Discussion: Homeopathy is Pseudoscience


Kiss my dark side
Valued Senior Member
This thread is for discussion of the formal debate that can be found in the associated Debate thread.

Anybody may post in this thread, but only agreed debaters may post in the Debate thread itself.

The format and participants in the debate were agreed in the Proposal thread.
Asguard, this is silly. Debating whether Homeopathy is a pseudoscience or not and proclaiming it here on the Sciforums is not going to transform it into being as such around the world. As if any one forum (and there are thousands of them) has such power. Please come up with something worth while to discuss...
homeopathy is science

According to a 1970 edition of Webster’s New World dictionary, the word comes from the Latin sciens, present participle of scire, to know. The dictionary says: 1. originally, knowledge. 2. systematized knowledge derived from observation, study and experimentation. 3. a branch of knowledge, especially one concerned with establishing and systematizing facts, principles and methods. 4. a). the systematized knowledge of nature. b). any branch of this.

Homeopathy, for example, is a science because all knowledge pertaining to homeopathic medicines is derived from observation, study and experimentation
The Greek philosopher Hippocrates stated that there were two methods of healing – the law of opposites, and the law of similars.

Allopathy falls in the first category. Homeopathy, Ayurveda, TCM falls in the second category. That does not mean Homeopathy, Ayurveda, TCM are same. In fact this is the only common thing among them.
Gray`s anatomy text; it says :“Unfortunately and perhaps particularly in the medical sphere, the compartmentalisation of anatomy into several disciplines or subjects – with attendant titles, individual chairs and even separated depts.—tends towards disintegration.”

In homeopathy one does not have to visit ten different specialist for his/her ten different body parts.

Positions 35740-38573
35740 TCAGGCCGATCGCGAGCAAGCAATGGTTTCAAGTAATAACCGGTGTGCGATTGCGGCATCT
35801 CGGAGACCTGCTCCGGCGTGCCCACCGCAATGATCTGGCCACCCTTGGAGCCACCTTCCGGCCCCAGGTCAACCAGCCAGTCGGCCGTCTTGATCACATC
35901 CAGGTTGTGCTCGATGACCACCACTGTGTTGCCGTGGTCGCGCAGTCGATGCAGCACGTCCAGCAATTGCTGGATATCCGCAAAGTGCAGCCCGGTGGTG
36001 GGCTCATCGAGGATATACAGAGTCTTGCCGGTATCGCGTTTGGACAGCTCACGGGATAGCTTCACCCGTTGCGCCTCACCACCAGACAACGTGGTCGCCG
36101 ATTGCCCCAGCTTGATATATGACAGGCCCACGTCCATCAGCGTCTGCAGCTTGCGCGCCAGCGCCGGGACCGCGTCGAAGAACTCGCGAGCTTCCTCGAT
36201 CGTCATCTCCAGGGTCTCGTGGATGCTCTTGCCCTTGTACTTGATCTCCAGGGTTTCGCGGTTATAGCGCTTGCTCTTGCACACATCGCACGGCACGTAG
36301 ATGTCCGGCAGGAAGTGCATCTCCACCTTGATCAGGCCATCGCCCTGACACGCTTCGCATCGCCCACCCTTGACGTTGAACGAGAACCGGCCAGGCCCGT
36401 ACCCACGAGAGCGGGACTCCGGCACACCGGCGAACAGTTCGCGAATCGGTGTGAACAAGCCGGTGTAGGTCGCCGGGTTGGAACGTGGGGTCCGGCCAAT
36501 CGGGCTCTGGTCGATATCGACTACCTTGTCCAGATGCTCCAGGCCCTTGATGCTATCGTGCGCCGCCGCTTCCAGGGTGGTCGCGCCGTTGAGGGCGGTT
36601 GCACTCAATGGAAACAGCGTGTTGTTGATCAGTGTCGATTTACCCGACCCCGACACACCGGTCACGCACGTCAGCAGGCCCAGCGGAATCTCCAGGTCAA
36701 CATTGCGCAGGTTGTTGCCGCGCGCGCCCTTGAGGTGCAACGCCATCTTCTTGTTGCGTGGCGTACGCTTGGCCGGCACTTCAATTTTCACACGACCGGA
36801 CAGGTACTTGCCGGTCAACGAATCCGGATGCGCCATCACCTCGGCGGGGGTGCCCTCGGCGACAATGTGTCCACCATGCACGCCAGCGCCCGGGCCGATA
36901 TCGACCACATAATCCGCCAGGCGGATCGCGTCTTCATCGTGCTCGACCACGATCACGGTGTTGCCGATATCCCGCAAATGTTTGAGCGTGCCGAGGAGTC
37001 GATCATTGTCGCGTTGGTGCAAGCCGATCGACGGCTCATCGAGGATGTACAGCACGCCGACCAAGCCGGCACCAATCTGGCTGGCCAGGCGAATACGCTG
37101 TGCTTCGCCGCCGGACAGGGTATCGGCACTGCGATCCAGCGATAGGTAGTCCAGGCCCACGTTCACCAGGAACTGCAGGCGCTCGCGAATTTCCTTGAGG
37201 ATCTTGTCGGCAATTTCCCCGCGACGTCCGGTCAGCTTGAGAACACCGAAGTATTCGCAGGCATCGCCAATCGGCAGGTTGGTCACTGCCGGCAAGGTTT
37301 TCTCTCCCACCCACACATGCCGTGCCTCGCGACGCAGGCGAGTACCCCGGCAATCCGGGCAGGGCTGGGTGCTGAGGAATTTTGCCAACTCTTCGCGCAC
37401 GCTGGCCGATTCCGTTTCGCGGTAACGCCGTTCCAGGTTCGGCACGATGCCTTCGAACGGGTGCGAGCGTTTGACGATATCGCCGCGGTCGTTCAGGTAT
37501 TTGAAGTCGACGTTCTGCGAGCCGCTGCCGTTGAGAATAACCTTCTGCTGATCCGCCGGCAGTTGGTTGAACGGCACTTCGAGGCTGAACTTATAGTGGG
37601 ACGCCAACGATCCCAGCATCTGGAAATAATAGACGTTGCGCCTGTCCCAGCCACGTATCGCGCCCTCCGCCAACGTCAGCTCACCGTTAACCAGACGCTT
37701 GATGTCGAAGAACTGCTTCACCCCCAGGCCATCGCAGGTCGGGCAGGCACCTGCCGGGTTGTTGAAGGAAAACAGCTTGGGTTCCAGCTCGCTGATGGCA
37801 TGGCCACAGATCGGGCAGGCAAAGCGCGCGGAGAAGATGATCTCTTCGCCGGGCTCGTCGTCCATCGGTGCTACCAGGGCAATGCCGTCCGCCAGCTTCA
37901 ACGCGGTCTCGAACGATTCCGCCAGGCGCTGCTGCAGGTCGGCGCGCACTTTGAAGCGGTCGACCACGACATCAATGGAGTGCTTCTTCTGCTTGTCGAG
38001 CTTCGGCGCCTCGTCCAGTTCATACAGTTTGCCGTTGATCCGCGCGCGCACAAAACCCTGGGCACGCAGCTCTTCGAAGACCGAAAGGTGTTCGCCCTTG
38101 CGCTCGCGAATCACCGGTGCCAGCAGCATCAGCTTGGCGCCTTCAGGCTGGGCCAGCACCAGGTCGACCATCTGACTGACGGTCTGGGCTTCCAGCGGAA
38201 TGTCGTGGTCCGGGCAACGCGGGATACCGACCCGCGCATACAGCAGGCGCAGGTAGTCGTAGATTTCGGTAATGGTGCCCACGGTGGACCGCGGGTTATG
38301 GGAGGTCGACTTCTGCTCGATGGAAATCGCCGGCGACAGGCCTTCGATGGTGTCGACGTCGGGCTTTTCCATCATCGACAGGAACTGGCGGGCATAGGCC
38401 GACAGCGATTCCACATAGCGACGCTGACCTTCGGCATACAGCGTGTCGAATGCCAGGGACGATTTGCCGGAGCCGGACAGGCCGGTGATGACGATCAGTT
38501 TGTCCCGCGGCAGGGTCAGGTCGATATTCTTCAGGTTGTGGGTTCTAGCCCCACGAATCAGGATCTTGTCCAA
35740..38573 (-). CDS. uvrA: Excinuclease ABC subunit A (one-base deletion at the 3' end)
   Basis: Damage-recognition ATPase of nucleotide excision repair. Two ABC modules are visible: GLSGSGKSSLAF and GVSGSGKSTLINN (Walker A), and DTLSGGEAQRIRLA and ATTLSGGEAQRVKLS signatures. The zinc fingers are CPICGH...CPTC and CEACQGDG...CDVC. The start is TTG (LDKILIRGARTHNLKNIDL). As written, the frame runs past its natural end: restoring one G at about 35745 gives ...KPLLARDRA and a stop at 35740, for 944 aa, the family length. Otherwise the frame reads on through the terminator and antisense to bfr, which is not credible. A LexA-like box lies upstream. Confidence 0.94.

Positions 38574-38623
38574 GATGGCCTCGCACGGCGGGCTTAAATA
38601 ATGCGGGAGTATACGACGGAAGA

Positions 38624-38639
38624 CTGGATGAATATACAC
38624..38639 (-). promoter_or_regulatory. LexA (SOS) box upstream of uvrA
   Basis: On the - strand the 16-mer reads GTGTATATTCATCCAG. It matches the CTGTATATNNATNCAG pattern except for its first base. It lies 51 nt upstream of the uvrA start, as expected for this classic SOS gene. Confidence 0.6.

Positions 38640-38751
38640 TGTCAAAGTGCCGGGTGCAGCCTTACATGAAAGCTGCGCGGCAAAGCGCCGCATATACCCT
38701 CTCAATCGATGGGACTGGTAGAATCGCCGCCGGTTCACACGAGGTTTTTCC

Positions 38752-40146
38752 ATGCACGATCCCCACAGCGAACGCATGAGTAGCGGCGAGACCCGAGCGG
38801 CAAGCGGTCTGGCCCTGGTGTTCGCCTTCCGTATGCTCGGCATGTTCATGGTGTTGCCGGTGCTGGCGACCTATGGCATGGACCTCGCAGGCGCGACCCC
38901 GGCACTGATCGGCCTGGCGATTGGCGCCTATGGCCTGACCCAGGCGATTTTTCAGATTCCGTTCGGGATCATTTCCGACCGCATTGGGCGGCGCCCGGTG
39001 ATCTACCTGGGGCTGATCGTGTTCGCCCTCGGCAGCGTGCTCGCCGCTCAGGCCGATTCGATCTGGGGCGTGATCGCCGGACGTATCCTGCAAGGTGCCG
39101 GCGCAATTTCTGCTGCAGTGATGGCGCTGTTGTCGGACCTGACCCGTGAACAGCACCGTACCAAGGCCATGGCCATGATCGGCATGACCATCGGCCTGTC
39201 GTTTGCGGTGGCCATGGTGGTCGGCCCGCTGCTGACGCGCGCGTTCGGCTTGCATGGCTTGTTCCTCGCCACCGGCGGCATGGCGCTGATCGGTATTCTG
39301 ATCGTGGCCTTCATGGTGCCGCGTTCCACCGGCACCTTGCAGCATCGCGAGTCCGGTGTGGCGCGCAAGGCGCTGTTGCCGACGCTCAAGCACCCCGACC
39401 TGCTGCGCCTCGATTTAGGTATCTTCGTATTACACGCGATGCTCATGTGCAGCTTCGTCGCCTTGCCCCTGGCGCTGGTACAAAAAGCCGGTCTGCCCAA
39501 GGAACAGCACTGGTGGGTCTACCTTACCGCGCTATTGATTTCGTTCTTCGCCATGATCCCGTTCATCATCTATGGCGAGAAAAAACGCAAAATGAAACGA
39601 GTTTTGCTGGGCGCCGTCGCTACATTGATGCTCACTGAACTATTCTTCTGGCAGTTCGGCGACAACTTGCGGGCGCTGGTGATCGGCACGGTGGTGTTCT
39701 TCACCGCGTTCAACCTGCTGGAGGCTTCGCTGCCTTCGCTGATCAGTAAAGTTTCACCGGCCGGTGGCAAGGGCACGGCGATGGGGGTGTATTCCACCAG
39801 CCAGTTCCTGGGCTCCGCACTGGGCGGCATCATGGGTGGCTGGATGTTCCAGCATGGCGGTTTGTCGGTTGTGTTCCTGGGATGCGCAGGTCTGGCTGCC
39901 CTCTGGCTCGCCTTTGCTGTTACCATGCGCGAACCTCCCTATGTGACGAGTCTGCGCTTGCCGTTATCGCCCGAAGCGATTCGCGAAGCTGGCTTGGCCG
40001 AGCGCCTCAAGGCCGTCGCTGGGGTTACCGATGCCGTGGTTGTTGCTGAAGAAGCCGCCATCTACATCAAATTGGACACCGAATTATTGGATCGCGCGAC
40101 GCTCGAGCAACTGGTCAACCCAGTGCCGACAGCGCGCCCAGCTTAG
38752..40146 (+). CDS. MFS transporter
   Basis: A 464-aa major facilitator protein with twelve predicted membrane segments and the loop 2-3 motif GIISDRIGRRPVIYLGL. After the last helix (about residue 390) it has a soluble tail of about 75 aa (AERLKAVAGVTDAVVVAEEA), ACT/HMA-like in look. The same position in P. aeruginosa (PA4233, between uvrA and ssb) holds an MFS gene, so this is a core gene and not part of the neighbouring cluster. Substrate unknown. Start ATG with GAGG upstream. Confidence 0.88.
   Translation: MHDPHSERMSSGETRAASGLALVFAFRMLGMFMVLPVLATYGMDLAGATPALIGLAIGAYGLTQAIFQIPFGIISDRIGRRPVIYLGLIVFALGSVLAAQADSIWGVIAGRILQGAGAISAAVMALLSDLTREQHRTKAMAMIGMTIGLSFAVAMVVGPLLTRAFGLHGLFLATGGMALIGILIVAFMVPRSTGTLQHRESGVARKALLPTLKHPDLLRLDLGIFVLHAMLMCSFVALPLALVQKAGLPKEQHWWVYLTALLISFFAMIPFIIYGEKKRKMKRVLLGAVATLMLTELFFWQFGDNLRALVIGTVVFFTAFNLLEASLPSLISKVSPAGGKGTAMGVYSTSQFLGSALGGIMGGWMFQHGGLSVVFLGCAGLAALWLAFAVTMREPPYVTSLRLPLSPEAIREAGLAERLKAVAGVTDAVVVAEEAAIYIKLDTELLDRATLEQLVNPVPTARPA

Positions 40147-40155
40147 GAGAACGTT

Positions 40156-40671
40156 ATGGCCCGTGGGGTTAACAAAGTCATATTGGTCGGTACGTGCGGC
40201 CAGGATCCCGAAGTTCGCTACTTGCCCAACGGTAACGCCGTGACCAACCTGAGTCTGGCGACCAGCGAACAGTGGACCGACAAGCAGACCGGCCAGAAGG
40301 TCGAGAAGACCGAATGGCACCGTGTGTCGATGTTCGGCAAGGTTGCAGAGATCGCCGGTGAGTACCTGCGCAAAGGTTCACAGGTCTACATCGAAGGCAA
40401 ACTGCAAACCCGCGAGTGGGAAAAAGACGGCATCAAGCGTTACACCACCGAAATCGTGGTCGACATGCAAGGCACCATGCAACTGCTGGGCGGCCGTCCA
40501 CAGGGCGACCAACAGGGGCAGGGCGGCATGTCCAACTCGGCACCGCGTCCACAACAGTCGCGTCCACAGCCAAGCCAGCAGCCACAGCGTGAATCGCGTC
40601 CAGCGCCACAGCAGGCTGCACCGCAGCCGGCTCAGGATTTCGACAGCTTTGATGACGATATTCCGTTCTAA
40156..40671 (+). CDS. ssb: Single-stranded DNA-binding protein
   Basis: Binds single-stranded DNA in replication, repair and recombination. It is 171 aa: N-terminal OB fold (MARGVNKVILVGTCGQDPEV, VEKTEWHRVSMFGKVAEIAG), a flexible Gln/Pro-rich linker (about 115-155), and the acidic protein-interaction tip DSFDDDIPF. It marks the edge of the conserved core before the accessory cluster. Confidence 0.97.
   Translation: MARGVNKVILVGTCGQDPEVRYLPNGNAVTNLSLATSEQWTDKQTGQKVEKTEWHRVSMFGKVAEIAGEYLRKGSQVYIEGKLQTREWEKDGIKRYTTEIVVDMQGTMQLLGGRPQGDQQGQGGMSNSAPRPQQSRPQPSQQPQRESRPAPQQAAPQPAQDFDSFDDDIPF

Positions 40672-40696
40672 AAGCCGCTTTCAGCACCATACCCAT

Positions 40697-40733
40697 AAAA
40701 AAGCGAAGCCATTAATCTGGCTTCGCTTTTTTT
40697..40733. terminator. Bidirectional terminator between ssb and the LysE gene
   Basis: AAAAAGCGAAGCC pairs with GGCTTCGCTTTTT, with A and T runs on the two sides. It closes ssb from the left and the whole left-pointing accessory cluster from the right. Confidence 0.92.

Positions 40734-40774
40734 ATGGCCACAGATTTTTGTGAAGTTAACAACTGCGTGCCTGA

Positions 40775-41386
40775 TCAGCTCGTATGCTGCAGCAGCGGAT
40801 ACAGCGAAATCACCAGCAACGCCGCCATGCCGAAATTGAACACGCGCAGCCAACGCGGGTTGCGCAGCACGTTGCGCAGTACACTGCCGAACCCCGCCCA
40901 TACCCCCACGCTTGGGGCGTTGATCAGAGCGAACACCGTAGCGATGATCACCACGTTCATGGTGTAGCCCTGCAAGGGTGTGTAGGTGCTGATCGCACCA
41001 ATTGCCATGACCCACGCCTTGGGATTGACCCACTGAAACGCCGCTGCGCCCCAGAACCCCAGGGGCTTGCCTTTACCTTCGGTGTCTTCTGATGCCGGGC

Does this means conventional medicine as practised today is a pseudoscience?
Dr. Nancy Malik

firstly you and i are ment to be debating in the debate thread, not here
secondly under the rules of the debate we get 4 posts max
1 introduction
2 substative posts
1 summing up post and then the debate is over

though your welcome to paticipate here, it would be nice if you posted your operning post so that i can post my first responce
Haven't meta-tests (i.e. samples of tests) shown homeopathy to be no better or worse than placebo?

Also - when a 100c solution means that there is one molecule of the medicine/cure per more water molecules than found in the Earth's oceans - aren't these remedies just water?

And isn't the curative part of the homeopathic experience actually the time spent with the consultant, discussing symptoms and getting support (mental)?

They rambled on for a while about water retaining the "memory" of the medicine etc.

Yes, it is a pseudo-science - as noone can provide any scientific explanation for how it is supposed to work.
Looks to me that unless I took the challenge (any challenge) there was no debate in this forum since January.... Nancy doesn't seem to be debating the topic....

Something to think about...
Hey, I accidentally found this:

Belfast homeopathy results

MADELEINE Ennis, a pharmacologist at Queen's University, Belfast, was the scourge of homeopathy. She railed against its claims that a chemical remedy could be diluted to the point where a sample was unlikely to contain a single molecule of anything but water, and yet still have a healing effect. Until, that is, she set out to prove once and for all that homeopathy was bunkum.